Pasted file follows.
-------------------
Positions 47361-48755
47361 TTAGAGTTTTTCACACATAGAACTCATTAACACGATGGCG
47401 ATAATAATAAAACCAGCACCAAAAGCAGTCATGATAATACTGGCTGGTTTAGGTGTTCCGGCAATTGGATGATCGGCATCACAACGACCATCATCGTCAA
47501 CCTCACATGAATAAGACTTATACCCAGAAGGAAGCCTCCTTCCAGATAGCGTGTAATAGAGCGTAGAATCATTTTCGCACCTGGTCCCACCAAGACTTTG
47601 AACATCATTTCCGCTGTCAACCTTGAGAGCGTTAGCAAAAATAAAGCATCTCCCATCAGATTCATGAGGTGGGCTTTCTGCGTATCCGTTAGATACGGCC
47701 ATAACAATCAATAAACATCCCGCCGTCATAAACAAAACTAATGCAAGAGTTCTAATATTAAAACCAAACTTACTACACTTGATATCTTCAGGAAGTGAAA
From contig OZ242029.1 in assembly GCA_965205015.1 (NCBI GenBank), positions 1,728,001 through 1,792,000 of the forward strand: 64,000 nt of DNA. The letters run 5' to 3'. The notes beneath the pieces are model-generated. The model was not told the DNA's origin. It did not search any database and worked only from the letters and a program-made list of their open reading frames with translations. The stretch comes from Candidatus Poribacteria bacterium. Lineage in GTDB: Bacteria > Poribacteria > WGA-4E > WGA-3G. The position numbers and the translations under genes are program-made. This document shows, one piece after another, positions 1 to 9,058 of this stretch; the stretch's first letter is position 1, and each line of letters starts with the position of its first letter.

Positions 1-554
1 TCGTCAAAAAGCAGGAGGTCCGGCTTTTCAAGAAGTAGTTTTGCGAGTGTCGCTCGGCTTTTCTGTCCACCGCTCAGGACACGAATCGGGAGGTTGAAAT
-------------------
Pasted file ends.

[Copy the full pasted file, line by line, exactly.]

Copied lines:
Positions 47361-48755
47361 TTAGAGTTTTTCACACATAGAACTCATTAACACGATGGCG
47401 ATAATAATAAAACCAGCACCAAAAGCAGTCATGATAATACTGGCTGGTTTAGGTGTTCCGGCAATTGGATGATCGGCATCACAACGACCATCATCGTCAA
47501 CCTCACATGAATAAGACTTATACCCAGAAGGAAGCCTCCTTCCAGATAGCGTGTAATAGAGCGTAGAATCATTTTCGCACCTGGTCCCACCAAGACTTTG
47601 AACATCATTTCCGCTGTCAACCTTGAGAGCGTTAGCAAAAATAAAGCATCTCCCATCAGATTCATGAGGTGGGCTTTCTGCGTATCCGTTAGATACGGCC
47701 ATAACAATCAATAAACATCCCGCCGTCATAAACAAAACTAATGCAAGAGTTCTAATATTAAAACCAAACTTACTACACTTGATATCTTCAGGAAGTGAAA
From contig OZ242029.1 in assembly GCA_965205015.1 (NCBI GenBank), positions 1,728,001 through 1,792,000 of the forward strand: 64,000 nt of DNA. The letters run 5' to 3'. The notes beneath the pieces are model-generated. The model was not told the DNA's origin. It did not search any database and worked only from the letters and a program-made list of their open reading frames with translations. The stretch comes from Candidatus Poribacteria bacterium. Lineage in GTDB: Bacteria > Poribacteria > WGA-4E > WGA-3G. The position numbers and the translations under genes are program-made. This document shows, one piece after another, positions 1 to 9,058 of this stretch; the stretch's first letter is position 1, and each line of letters starts with the position of its first letter.

Positions 1-554
1 TCGTCAAAAAGCAGGAGGTCCGGCTTTTCAAGAAGTAGTTTTGCGAGTGTCGCTCGGCTTTTCTGTCCACCGCTCAGGACACGAATCGGGAGGTTGAAAT